Writing about various herbs, nutrients and natural remedies becomes increasingly difficult as more and more ‘superfoods’ come to light.
Some supplements and ‘remedies (particularly the homeopathic kind) simply don’t work and are easy to completely right off. They don’t do anything, so don’t take them!
Others have some very impressive health benefits and could well be a useful addition to your supplement stack if you have a certain condition, if you’re an athlete, or if you’re trying to lose weight.
Both of those kinds of supplements are easy to write about. The difficult part is writing about supplements that are just ‘pretty good’.
Natural Remedies and Superfoods That Are Meh
Right now there are hundreds of different superfoods, herbs and supplements that offer all kinds of impressive-sounding benefits. Sometimes they’re rich in antioxidants, other times they have complete amino acid profiles, sometimes they have ‘more vitamin B6 than any other plant’. Some just offer a smorgasbord of different vitamins and minerals and others have interesting studies that suggest they might be able to suppress appetite, or perhaps they might be able to improve immune function.
This all sounds great on paper, but when it comes to the conclusion I often just can’t recommend them. Why? Because they’re usually some weird root or leaf from the other side of the world that costs $20 for a pot of 10. That’s… really expensive and inconvenient. And then there are questions about the quality or the purity of what you’re getting.
But more to the point… where does it end? There are so many substances that fit this kind of description that it would be almost impossible to take all of them and you’d be bankrupt by the end of month one.
And when people seek out these superfoods, they do so hoping that their lives are going to change. They think that the slight increase in their mitochondrial function, or the slight increase in magnesium, will result in noticeable changes that allow them to jump out of bed with renewed vigor and energy.
But this just isn’t how it tends to go. More often than not, you’ll notice no difference at all. That’s not to say it’s not doing anything, it’s just to say that the 0.03% improvement in whatever isn’t all that noticeable.
And many of the studies that natural health writers refer to are taken way out of context. More often than not, these studies are in vitro (meaning they’re conducted in a test tube), or they’re on rats, or both. The results are still interesting and they may still point to impressive potential uses but they can’t always be extrapolated and applied to humans. The amount of lutein that you give to a rat is going to be different from the amount you give to a human. Also, rats aren’t humans…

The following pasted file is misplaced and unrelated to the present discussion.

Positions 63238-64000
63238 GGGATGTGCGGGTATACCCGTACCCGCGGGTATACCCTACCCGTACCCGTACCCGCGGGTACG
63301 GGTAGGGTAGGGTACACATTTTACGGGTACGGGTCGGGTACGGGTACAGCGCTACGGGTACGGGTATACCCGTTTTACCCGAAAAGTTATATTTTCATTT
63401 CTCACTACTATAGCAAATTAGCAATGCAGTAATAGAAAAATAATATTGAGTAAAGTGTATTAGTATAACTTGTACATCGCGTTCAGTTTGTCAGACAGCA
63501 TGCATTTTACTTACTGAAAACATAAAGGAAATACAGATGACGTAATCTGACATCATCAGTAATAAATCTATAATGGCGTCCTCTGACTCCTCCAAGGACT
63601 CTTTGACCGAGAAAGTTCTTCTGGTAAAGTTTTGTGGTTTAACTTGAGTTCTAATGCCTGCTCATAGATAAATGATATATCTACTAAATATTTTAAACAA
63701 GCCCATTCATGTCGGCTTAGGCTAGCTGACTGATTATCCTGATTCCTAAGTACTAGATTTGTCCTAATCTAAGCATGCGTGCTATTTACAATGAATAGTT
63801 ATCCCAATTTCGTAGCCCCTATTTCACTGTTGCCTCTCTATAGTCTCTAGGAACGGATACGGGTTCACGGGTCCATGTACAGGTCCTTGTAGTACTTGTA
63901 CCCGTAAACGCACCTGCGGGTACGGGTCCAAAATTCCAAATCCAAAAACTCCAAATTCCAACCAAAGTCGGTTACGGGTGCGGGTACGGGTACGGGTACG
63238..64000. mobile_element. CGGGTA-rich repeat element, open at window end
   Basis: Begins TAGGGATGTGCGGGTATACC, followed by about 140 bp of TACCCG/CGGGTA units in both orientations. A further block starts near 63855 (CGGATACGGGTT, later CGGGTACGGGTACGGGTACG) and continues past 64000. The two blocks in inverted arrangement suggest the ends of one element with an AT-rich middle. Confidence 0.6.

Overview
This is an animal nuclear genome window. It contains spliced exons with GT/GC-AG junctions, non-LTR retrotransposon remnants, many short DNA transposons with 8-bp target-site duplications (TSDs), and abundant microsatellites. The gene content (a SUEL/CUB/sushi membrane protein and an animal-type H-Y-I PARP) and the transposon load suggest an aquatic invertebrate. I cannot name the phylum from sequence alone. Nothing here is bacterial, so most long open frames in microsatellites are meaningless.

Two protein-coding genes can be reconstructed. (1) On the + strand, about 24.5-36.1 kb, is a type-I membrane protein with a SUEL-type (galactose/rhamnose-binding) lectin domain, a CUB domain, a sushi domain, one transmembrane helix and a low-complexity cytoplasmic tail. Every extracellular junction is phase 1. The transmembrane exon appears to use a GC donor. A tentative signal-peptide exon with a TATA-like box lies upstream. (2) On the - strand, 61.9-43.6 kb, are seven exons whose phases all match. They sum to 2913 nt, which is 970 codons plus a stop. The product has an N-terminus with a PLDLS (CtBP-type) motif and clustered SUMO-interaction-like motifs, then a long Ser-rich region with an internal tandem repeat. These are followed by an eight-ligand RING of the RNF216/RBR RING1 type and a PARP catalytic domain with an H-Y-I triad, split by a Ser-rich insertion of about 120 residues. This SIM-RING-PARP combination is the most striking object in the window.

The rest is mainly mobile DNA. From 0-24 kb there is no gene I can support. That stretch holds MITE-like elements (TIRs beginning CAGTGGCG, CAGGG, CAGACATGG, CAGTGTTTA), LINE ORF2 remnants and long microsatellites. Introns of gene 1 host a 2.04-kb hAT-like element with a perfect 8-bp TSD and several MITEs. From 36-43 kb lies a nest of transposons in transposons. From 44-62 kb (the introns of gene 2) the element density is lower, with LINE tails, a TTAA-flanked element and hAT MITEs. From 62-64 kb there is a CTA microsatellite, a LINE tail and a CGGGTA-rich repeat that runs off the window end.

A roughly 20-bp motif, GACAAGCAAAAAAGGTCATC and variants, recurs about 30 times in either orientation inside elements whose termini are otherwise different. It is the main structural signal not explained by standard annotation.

How to Proceed
What’s easy to forget when reading about these various superfoods and elixirs, is that all the food already in our diet is also doing us a lot of good. We’re already getting lots of different vitamins and minerals and we’re already eating all kinds of things that can strengthen our immune system and speed up our metabolism. If you have a healthy and balanced diet that includes lots of vegetables and fruits then this will be even truer.
And that’s really the answer. Instead of hunting down 20 different herbs and roots from every corner of the globe, just try to eat lots of different fruits and vegetables and to keep things varied and healthy. Your supermarket is packed with superfoods and by varying your diet you’ll get even more impressive benefits because you’ll be covering every angle.
If you do want to create a specific stack for improving your health or your physical performance, then try to take a ‘top down’ approach and trace it backward. Instead of looking at foods with long lists of benefits, instead think about the benefits you need: what’s missing from your health right now? Do you need to lose weight, or do you need more energy?
Then you can start looking for the best supplements and superfoods that provide those specific benefits. Read plenty of reviews and shop around and only invest in things that sound like they actually make a measurable difference. Look for studies on humans and research the side effects too.
Last but not least, look at the price and the availability. Is this something you’re happy to add to your routine for the foreseeable future? Because if it’s not sustainable, there’s no point wasting your money.
To conclude: just because something has health benefits, that doesn’t mean you should run out and buy it. Your apples have health benefits too!